RAILWAYANA: By Geoff Courtney
A nameplate from Bulleid Pacific No. 34072 257 Squadron reinforced the status of the class as firmly in the elite category by selling for £33,500 at Great Central’s auction at Stoneleigh on June 3.
To some these SR Battle of Britain class plates are not the most aesthetic, but when, as in this case, they are accompanied by the squadron badge, they are almost unbeatable.
On another day GWR broad gauge nameplate Timour may have been the star lot, but this 168-year-old survivor had to content itself with the runner-up spot, albeit at the respectable price of £19,000. The plate was originally carried by an Iron Duke class 4-2-2 built in August 1849 and withdrawn in 1871, before being reused on another 4-2-2 built in July 1873, a member of the Rover class that was withdrawn in 1892.
It had been in the same family for 125 years, and was the first broad gauge plate to be sold by Great Central.
A final five-figure nameplate realisation was £10,400 for Osprey from LNER A1 Pacific No. 60131, and behind came a closely-knit group headed by Welsh Guardsman from LMS Royal Scot No. 46117 (£9500). This was followed by Bengal (LMS Jubilee No. 45577) at £9200, GWR pair Hinton Manor
(No. 7819) and Cefntilla Court (Saint class No. 2936), each at £8000, and Defiance from another Jubilee, No. 45728 (£7500).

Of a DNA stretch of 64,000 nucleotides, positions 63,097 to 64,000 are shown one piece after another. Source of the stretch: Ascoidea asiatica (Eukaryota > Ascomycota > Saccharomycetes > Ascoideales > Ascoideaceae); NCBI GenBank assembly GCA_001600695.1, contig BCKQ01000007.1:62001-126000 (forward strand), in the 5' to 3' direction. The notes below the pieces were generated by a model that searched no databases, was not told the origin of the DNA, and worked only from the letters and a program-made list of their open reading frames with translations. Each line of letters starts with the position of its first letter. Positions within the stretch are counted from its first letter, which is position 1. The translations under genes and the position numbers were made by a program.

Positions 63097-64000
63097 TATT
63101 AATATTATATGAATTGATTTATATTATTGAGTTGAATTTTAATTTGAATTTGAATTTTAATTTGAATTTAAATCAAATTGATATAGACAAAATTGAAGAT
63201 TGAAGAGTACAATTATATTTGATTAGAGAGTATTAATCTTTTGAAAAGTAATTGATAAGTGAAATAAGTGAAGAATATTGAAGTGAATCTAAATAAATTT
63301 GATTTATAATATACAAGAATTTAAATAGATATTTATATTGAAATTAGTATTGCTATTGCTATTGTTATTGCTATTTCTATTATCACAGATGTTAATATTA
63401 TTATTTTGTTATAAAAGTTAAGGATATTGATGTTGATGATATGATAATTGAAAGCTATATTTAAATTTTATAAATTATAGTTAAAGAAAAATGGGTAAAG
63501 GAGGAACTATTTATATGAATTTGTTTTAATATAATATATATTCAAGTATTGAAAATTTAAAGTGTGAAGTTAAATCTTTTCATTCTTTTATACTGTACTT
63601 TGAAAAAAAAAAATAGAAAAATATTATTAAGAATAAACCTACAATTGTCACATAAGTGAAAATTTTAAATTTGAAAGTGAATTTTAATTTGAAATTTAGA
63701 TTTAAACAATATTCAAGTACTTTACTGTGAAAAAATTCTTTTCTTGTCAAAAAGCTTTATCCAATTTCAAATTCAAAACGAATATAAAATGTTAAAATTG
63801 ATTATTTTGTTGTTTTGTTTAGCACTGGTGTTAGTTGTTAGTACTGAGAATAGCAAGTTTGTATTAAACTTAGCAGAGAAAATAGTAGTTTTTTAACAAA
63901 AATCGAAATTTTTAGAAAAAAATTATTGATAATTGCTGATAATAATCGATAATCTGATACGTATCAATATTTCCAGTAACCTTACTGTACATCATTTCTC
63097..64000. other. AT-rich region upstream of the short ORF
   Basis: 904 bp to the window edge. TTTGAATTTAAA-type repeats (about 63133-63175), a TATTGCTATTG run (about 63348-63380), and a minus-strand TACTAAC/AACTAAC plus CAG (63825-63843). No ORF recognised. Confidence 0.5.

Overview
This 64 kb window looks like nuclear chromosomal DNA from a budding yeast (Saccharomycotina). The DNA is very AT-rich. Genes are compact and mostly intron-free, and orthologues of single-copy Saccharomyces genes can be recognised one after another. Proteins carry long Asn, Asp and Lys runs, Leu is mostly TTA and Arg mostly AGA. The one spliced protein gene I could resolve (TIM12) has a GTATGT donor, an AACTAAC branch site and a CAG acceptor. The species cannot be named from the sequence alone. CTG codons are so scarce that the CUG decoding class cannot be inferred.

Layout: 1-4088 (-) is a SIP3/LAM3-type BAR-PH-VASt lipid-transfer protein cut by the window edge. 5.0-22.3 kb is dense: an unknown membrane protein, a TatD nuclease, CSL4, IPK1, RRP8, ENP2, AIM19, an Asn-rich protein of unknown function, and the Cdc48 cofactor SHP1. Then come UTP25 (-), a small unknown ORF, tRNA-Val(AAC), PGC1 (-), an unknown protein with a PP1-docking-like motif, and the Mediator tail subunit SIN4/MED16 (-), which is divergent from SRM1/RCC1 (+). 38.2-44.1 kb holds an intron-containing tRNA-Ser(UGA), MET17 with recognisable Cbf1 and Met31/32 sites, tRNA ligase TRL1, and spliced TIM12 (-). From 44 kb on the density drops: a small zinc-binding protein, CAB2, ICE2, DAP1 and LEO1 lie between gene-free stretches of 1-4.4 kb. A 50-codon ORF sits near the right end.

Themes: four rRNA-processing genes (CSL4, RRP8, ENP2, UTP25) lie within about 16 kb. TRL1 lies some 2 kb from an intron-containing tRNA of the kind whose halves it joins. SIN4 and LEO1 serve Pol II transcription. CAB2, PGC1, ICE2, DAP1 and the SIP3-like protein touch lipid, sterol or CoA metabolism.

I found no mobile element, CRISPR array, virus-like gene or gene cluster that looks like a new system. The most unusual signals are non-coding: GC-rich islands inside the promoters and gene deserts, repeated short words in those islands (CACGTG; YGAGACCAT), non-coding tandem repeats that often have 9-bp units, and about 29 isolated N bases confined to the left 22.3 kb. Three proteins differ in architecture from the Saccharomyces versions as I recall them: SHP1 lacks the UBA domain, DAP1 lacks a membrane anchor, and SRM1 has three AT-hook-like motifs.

Bringing up the rear came Lord Rodney (SR Lord Nelson No. 30863) and another GWR duo, Marble Hall (No. 5907) and Evenley Hall (No. 4923), which sold for £6100, £5600 and £4000 respectively. Non-sellers were Wardour Castle (GWR No. 5066) and Sir Valence (SR King Arthur
No. 30767), but the former had gone to a new home before the day was out for £7250.
Right there in the nameplate mix came the top cabside numberplate, from GWR No. 6019 King Henry V (pictured above), which went under Mike Soden’s hammer for £11,000, way ahead of the next highest realisations in the category, £3000 for 7028 from Cadbury Castle and £2700 for A890 from Southern Railway K1 class 2-6-4T River Frome that was rebuilt in 1928 as an unnamed U1 class 2-6-0.
The leading totem station sign, from Goudhurst on the Paddock Wood-Hawkhurst branch, sold for £9200, and smokebox numberplates were headed by 46257 from LMS Princess Coronation City of Salford (£6100), a smidgen ahead of the top worksplate, from LNER A3 Pacific No. 60094 Colorado (£6000), and a Lynton & Barnstaple Railway Blackmore-Wooda Bay single line tablet, which went for £5800 after a drawn-out battle between two telephone bidders.
Also worthy of a mention are the chime whistle from LNER A4 No. 60014 Silver Link (£5000), a Barry Freeman painting of LMS Jubilee No. 45608 Gibraltar piloting another member of the class on ‘The Waverley’ at Ais Gill summit (£3900), a ‘Heart of Midlothian’ headboard (£3200), SR station target signs Torrington (£3100) and Kew Gardens (£3000), and shedplate 64G (Hawick), which made £1600. Prices exclude buyer’s premium of 15% (+ VAT).
“A brilliant day,” was Mike Soden’s post-auction comment.
“Prices were generally high, and some extremely so, such as totems, which are having a renaissance, and some of the worksplates and shedplates.”
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